Most Active Stories
- Michigan legislators join national push for Constitutional Convention
- A hunt gone wrong: One man's story of survival in the Alaskan wilderness
- DOWNTON ABBEY Special Preview Screening!
- Book Review: Mitch Albom's 'The First Phone Call from Heaven'
- WATCH NOW: East Lansing boys basketball coach Steve Finamore
Thu November 15, 2012
Appeals Court Strikes Down MI Affirmative Action Ban
The U.S. Sixth Circuit Court of Appeals has struck down Michigan’s voter-approved ban on race-based affirmative action in state university admissions and public employment.
A closely divided court says the Michigan law violates the U.S. Constitution’s equal protection clause.
The ruling says it’s not fair to outlaw race-based affirmation action, while allowing universities to grant other preferences, like those for children of alumni.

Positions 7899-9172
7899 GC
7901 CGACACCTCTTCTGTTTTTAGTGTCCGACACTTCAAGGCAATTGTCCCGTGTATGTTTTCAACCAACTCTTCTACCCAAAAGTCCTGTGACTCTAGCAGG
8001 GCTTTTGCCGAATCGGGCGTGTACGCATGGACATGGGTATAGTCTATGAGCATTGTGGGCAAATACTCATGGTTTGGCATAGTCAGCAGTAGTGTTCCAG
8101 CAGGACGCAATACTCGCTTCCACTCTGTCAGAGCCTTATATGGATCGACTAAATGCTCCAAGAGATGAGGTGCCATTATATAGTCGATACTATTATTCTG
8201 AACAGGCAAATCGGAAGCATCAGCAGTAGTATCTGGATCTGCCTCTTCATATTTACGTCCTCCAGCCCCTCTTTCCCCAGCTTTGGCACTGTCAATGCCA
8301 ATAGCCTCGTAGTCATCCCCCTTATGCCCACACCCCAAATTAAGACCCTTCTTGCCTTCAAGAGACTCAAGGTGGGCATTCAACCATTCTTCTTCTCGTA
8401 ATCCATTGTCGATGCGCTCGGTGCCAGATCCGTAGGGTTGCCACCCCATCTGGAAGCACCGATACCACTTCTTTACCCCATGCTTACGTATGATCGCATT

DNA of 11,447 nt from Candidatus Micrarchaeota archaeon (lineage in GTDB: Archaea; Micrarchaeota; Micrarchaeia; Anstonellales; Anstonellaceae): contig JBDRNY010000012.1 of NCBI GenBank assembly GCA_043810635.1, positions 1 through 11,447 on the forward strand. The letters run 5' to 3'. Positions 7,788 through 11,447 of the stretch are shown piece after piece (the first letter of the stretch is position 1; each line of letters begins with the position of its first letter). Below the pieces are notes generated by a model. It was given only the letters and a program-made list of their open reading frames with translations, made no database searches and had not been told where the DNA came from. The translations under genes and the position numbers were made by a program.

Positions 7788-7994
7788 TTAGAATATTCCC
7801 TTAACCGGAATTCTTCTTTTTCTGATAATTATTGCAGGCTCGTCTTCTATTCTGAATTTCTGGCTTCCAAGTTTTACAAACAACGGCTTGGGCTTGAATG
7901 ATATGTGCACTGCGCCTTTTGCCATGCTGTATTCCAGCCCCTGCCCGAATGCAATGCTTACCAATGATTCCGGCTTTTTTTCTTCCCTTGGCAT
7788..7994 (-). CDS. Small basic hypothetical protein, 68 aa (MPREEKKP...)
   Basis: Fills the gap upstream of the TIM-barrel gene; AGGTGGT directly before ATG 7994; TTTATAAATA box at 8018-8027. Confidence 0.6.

Mark Rosenbaum is a University of Michigan law professor who argued the case for the American Civil Liberties Union.
“The decision says that when it comes to diversity, every group – they’re part of the American mosaic,” he says.
State Attorney General Bill Schuette says judges should not be allowed to up-end what Michigan voters decided in 2006.
“I’ll be filing an appeal to the United States Supreme Court,” he says.
The ballot campaign followed a U.S. Supreme Court decision a decade ago that partially upheld race-conscious admissions policies at the University of Michigan.